- Ling S, Zaccardi F, Issa E et al. Inequalities in cancer mortality trends in people with type 2 diabetes: 20 year population-based study in England. Diabetologia (2023) 66:657–673.
First, the researchers led by Dr Suping Ling from the Leicester Diabetes Research Centre looked at the development of all-cause mortality in diabetics. Over the follow-up period, 28.5% of people with diabetes had died.
On closer inspection, the researchers made an interesting observation: while overall mortality decreased across all age groups, cancer-specific mortality increased in diabetics, at least in older diabetics aged 75 and over. It was 8.2% at the end of the survey. This means that almost one third of all deaths were due to cancer. Pancreatic, liver, colon and endometrial cancers accounted for a large proportion.
Women, socially disadvantaged people, smokers and obese people with a BMI of 35 kg/m2 and above were particularly affected by the rising cancer mortality. For women, it increased by 1.5% annually, compared to only 0.5% for men. Among the socially disadvantaged, the increase also averaged 1.5% per year. However, smokers (+ 3.4%) and very obese people (+ 5.8%) in particular succumbed to their cancer more frequently.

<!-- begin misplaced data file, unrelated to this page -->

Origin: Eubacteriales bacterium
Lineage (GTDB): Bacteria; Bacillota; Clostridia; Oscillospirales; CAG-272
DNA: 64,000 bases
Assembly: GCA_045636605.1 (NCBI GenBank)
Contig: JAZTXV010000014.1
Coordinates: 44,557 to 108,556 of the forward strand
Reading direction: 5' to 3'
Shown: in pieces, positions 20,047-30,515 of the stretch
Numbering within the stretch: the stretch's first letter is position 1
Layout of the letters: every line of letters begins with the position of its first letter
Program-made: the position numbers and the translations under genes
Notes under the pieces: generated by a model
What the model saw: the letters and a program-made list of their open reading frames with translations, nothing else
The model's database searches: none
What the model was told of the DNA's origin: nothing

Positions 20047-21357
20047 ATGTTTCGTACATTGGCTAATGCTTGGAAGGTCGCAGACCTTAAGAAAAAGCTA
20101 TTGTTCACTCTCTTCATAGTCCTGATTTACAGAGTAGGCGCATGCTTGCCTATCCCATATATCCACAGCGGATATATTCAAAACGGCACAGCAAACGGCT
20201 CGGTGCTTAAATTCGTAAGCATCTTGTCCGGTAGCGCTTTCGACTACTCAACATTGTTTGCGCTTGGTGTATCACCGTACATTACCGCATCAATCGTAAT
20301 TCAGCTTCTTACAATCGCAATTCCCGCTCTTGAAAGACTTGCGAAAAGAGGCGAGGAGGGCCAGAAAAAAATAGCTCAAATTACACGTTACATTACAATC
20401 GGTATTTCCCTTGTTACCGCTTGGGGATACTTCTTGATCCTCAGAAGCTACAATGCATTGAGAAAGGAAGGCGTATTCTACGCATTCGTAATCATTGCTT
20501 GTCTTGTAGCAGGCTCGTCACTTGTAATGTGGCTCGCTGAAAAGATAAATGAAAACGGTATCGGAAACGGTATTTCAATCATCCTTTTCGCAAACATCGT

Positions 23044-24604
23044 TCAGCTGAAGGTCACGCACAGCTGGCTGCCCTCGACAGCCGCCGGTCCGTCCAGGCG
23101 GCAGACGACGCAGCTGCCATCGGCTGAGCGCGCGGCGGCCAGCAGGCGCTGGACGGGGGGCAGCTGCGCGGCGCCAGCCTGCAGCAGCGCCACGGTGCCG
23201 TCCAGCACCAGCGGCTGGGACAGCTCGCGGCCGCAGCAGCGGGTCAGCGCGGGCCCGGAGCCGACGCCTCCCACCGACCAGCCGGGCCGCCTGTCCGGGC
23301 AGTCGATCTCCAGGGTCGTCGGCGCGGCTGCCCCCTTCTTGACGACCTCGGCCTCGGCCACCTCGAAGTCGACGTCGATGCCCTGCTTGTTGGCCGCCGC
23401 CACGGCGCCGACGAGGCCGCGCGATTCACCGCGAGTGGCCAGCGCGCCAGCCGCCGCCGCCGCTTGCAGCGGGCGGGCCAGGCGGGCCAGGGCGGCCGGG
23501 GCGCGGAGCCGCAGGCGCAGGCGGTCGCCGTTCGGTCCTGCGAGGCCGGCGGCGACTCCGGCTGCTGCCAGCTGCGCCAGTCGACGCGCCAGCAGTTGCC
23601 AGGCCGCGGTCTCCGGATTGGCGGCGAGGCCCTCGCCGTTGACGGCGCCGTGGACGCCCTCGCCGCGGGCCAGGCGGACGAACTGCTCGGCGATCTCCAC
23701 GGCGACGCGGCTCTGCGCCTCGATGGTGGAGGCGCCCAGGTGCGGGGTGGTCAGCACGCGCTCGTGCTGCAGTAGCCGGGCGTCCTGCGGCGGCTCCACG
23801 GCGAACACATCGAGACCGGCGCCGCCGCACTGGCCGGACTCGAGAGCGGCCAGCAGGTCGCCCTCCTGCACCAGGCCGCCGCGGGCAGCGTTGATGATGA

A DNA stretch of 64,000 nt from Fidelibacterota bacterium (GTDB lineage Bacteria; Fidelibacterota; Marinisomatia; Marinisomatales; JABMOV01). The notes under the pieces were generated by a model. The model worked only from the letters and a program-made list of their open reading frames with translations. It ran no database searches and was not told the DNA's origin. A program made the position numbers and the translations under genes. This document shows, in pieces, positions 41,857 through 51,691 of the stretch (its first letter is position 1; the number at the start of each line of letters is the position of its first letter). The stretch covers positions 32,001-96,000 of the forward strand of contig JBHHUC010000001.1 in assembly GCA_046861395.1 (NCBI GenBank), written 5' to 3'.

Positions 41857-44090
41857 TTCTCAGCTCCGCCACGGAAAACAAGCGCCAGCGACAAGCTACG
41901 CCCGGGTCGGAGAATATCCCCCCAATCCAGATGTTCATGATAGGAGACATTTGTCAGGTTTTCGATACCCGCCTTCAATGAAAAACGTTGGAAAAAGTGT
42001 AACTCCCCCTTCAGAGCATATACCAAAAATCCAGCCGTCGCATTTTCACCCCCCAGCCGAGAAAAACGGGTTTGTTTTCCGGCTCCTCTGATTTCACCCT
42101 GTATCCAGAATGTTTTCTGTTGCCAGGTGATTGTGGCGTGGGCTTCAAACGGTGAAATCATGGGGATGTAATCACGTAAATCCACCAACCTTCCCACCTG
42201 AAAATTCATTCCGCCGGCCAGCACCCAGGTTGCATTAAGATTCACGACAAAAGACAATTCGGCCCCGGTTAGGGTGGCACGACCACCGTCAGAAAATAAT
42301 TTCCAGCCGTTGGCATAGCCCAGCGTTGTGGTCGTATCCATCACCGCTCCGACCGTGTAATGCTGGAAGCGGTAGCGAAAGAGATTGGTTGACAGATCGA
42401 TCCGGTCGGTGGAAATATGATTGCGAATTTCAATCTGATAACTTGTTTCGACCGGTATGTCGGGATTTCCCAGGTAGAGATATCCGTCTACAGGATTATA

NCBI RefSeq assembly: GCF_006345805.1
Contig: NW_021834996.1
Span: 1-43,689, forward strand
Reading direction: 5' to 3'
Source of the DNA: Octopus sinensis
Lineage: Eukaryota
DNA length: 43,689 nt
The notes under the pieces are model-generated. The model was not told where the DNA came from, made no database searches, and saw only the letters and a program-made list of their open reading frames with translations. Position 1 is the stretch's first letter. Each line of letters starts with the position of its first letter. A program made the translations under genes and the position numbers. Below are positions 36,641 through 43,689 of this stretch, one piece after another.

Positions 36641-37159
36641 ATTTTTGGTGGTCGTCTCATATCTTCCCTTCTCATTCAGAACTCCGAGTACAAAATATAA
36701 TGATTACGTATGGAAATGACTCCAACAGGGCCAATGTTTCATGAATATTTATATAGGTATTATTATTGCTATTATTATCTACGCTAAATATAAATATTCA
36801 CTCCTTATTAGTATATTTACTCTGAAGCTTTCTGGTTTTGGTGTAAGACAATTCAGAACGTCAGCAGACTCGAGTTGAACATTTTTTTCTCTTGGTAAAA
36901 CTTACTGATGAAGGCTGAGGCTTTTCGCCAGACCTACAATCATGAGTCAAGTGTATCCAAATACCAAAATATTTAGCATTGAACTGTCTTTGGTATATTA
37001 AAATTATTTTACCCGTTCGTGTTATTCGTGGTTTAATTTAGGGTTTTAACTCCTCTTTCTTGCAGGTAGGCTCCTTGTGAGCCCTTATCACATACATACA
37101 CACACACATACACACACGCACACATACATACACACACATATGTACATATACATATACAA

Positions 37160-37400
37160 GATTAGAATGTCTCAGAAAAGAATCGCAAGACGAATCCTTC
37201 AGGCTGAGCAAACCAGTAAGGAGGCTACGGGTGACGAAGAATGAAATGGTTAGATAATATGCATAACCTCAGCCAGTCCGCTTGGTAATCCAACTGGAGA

It so happens that cancer as a cause of death among diabetics has steadily increased in recent years compared to other fatal diseases, especially among the elderly. While just over 20 years ago, 20% of 75 to 84 year-olds died of cancer, the proportion was around 35% in 2010 and has remained stable since then. Among the very old aged 85 and over, the proportion of cancer deaths has risen even more significantly from around 10% in 1998 to just under 40% in 2018.
Finally, the researchers compared the mortality of diabetics with that in the general population. Overall, it was increased by 8%, whereas cancer-specific mortality in diabetics rose by 18%. Diabetics with colorectal, pancreatic or liver tumours were particularly at risk. Their risk of dying from cancer was more than double that of the general population.
The data presented from the last 20 years are alarming. The increasing cancer mortality in people with type 2 diabetes, contrary to the general trend, and the high risk for certain subgroups such as older people, women and the socially disadvantaged, require specific cancer prevention measures and increased research in this area. The goal must be to diagnose cancer earlier in diabetics. To this end, tumour diseases must be considered in the management of diabetics just as much as cardiovascular complications.